Lisa Samson is not in the stratosphere of J.K. Rowling — yet.
But the Lexington-based children's author, who writes under the name L.L. Samson, is in the midst of writing a wonderfully arch yet educational series, The Enchanted Attic, based on what might happen if some of literature's greatest characters wandered into modern times.
In the process, she is sending a message to young readers and their parents: The classics get that designation for a reason. And when you pause to consider the characters and themes at their most basic, you learn quite a lot.
In the latest book in The Enchanted Attic series, Saving Moby Dick, Ahab trades his whalebone leg for a comfortable prosthetic and garners a few lessons in Internet etiquette. Young readers learn a bunch of new words, the definitions of which are delivered gently and with humor.
Ahab also learns a lesson about the destructive power of obsession.
Like Lemony Snicket — real name: Daniel Handler — and his A Series of Unfortunate Events, Samson is an author who can be appreciated by adults as well as young readers. Translation: If you're reading aloud to your children, you'll get a sophisticated level of humor they might not. Reading Samson is a multilevel experience.
Chapter 11, for example, is titled "Even Mad Sea Captains Enjoy Some Quiet Reading Time, So What's Your Excuse?"
For the uninitiated, this is as good an explanation of the plot of Moby-Dick which comes from Saving Moby Dick: "In other words, Moby Dick (who is a white whale) bit off Captain Ahab's leg, and now the old man wants revenge. Badly. Imagine that you need to stop at a rest area, but the next exit is 100 miles away. You simply have to get there. You have to do whatever is necessary. That's how strong Captain Ahab's sense of revenge is, how powerful, enabling him to think of little else."
The first book in The Enchanted Attic series was Facing the Hunchback of Notre Dame. Next up is a take on The Three Musketeers, featuring a Milady who discovers that in these times there's a way to get what she wants that doesn't involve duplicitous plots forced on her by a lack of options. A reworking of Dracula might come after that.
While The Enchanted Attic books are being published by Zonderkidz, a division of the religious-oriented publisher Zondervan, they do not have explicit religious themes. Samson has written more than 25 books, including Quaker Summer, which was named Christianity Today's novel of 2008; Publisher's Weekly called Samson "one of the most powerful voices in Christian fiction."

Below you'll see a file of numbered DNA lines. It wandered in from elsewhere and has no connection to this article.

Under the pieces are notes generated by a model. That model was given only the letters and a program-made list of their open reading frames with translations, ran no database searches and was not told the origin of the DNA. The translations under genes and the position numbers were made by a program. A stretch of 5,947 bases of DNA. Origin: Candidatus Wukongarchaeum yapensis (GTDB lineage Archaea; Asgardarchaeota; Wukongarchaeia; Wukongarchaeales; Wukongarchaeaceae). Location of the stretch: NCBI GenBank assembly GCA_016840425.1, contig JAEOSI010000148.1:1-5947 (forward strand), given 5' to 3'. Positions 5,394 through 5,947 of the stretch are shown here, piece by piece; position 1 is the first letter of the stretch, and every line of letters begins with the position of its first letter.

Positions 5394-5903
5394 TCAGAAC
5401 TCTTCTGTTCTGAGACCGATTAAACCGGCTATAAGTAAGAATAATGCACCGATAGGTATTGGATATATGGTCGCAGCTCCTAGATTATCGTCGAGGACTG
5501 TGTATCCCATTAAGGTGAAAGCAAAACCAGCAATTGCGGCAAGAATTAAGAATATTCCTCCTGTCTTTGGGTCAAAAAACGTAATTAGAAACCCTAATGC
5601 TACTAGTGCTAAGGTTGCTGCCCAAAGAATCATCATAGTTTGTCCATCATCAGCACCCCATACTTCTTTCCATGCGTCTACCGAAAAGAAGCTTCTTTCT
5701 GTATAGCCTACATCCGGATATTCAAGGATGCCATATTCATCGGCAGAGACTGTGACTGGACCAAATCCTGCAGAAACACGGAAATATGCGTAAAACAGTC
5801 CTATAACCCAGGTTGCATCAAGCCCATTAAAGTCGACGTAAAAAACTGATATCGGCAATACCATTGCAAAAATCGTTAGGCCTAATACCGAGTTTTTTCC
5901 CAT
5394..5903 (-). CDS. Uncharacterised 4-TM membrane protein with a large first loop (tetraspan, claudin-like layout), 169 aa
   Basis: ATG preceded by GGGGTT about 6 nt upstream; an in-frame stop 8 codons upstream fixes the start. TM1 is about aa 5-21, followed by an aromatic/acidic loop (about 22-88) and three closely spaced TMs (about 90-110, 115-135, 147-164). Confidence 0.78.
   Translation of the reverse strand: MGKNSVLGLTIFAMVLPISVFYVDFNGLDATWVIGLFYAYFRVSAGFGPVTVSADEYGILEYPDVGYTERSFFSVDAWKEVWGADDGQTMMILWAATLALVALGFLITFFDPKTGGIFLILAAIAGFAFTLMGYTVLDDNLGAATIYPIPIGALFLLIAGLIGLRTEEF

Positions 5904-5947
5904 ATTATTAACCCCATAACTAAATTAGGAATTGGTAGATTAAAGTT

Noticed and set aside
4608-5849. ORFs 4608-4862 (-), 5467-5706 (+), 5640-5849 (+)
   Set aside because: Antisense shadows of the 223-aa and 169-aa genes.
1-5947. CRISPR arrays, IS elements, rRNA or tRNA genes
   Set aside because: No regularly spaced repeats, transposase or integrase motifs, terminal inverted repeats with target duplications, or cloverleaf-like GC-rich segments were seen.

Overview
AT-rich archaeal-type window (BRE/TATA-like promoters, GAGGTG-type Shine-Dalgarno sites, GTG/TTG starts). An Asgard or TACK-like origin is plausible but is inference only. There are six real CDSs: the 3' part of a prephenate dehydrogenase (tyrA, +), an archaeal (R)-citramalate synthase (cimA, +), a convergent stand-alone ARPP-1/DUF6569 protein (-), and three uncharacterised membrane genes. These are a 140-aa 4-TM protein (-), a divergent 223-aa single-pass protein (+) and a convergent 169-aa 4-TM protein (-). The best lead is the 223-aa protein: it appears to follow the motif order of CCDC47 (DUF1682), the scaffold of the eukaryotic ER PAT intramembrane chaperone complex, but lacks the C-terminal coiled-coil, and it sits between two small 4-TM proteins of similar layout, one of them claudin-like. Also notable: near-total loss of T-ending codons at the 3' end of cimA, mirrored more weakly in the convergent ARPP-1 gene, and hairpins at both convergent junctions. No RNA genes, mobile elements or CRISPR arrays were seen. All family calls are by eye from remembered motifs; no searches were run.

Samson, 48, is married and has three children. Growing up, "I did not have a very good literary education," she said. She remembers reading George Eliot's Silas Marner and William Shakespeare's Julius Caesar. She first read Moby-Dick at 47.
"I missed a lot of the classics," she said, so she decided to help students approach the classic titles in a different way. "I just wanted kids to have a really good emotional experience with the characters."
In addition to writing books, Samson is a painter and works with a company called Bamboozle Artscapes, which creates bamboo art pieces for stores and events. She has an Etsy.com store where she sells her paintings. She is also the former owner of Cuppa, a tea café that she credits with helping her springboard into new art and writing projects.
Although she likes the mental gymnastics of writing, Samson enjoys the physical aspect of painting and working with bamboo art. "It's fun because it's physical labor. I sat at a computer for so many years, it's good to use my full body."
Samson writes for kids in an approachable, easy-to-follow manner. That means there are a lot of parentheses and pauses to explain highfalutin concepts and words in an unassuming, often funny, manner.
"I try to put the definitions ... in ways they can emotionally latch onto," Samson said.
And, in Saving Moby Dick, there is the crazed captain, his crew with the elaborate back stories, the roiling sea and the great whale himself.
"Of course it has its fantasy elements to it," she said of the series. "They're regular kids. They have their quirks, but they don't have magic powers. ... They don't thirst for blood."